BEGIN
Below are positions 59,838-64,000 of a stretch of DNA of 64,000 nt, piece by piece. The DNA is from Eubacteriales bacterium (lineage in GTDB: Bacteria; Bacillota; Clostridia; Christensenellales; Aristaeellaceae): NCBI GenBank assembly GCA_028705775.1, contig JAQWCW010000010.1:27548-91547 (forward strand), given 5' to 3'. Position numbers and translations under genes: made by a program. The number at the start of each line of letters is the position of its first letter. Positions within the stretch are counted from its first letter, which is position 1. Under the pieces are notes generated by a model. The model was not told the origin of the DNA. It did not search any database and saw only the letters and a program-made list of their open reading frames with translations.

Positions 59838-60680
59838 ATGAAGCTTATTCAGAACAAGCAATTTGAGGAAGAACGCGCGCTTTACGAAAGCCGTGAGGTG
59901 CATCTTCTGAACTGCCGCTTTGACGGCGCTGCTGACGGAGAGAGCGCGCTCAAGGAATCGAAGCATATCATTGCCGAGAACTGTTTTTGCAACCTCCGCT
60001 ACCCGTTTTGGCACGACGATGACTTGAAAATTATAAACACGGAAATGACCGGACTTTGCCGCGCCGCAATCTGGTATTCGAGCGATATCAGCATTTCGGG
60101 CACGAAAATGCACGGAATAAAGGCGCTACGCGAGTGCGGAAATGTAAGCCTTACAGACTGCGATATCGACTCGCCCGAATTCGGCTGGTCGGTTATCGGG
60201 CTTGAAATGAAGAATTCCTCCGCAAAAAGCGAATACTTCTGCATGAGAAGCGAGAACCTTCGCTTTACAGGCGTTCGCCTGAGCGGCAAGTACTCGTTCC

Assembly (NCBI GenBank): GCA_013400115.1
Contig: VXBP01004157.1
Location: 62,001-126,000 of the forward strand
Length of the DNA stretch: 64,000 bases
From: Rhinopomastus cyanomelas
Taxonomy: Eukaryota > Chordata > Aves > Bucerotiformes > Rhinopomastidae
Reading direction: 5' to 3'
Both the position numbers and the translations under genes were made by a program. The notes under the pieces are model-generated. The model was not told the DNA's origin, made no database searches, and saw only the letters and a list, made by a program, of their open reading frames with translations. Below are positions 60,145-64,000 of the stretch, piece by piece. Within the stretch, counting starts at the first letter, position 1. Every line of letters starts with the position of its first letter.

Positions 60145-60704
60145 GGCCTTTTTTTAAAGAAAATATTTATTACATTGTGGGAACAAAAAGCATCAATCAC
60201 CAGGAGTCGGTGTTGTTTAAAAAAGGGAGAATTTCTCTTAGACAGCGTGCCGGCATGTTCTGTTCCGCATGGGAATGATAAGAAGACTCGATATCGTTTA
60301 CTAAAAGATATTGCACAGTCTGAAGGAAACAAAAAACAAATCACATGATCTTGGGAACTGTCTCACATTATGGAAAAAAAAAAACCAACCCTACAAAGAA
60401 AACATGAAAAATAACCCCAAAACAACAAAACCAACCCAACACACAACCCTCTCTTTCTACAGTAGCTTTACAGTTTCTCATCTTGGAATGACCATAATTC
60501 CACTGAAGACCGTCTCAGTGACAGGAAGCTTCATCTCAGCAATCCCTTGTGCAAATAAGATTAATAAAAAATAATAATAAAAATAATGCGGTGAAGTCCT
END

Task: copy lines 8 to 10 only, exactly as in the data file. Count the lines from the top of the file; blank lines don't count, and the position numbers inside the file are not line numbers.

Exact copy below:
Assembly (NCBI GenBank): GCA_013400115.1
Contig: VXBP01004157.1
Location: 62,001-126,000 of the forward strand